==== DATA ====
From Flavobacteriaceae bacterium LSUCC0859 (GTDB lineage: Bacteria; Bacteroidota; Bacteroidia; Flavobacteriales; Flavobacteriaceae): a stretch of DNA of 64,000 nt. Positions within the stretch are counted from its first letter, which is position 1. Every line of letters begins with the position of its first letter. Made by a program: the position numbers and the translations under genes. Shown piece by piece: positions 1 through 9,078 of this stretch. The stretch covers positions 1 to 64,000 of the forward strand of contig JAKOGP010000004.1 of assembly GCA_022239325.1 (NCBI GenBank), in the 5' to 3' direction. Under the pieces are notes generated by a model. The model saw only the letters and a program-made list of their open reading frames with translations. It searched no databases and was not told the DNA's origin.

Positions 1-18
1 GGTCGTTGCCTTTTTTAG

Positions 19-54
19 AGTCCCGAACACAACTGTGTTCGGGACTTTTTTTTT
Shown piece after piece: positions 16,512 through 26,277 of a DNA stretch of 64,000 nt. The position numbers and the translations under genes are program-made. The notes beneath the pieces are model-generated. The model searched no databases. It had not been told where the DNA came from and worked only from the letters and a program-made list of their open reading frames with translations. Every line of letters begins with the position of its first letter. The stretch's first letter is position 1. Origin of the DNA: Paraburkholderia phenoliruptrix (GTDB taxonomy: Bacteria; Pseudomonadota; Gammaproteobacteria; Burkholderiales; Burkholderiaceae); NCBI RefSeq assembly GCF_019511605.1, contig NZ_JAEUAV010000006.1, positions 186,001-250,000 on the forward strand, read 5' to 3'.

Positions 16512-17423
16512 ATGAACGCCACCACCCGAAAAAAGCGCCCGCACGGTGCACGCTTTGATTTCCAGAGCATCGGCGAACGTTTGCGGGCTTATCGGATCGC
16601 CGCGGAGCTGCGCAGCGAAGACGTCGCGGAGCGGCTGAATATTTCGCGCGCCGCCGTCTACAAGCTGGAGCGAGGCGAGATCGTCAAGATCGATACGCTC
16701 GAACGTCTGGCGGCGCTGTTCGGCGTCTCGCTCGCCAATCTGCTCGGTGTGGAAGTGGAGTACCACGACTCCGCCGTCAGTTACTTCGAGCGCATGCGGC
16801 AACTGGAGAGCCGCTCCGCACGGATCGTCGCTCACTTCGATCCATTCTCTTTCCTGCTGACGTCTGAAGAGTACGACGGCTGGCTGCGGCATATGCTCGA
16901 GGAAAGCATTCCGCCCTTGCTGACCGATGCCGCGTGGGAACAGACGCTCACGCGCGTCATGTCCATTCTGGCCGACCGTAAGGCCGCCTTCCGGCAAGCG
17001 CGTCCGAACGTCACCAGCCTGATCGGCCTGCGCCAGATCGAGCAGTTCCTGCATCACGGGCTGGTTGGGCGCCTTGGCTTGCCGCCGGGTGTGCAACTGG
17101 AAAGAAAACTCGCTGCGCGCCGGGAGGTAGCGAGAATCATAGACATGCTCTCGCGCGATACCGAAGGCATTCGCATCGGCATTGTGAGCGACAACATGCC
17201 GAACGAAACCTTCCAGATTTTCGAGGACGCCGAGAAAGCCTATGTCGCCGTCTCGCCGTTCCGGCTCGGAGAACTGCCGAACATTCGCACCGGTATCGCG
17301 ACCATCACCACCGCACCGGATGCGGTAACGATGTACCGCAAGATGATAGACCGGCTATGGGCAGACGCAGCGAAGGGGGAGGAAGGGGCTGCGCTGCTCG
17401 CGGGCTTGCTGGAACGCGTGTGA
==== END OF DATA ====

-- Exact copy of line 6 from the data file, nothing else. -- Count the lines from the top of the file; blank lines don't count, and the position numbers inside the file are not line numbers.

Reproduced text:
Shown piece after piece: positions 16,512 through 26,277 of a DNA stretch of 64,000 nt. The position numbers and the translations under genes are program-made. The notes beneath the pieces are model-generated. The model searched no databases. It had not been told where the DNA came from and worked only from the letters and a program-made list of their open reading frames with translations. Every line of letters begins with the position of its first letter. The stretch's first letter is position 1. Origin of the DNA: Paraburkholderia phenoliruptrix (GTDB taxonomy: Bacteria; Pseudomonadota; Gammaproteobacteria; Burkholderiales; Burkholderiaceae); NCBI RefSeq assembly GCF_019511605.1, contig NZ_JAEUAV010000006.1, positions 186,001-250,000 on the forward strand, read 5' to 3'.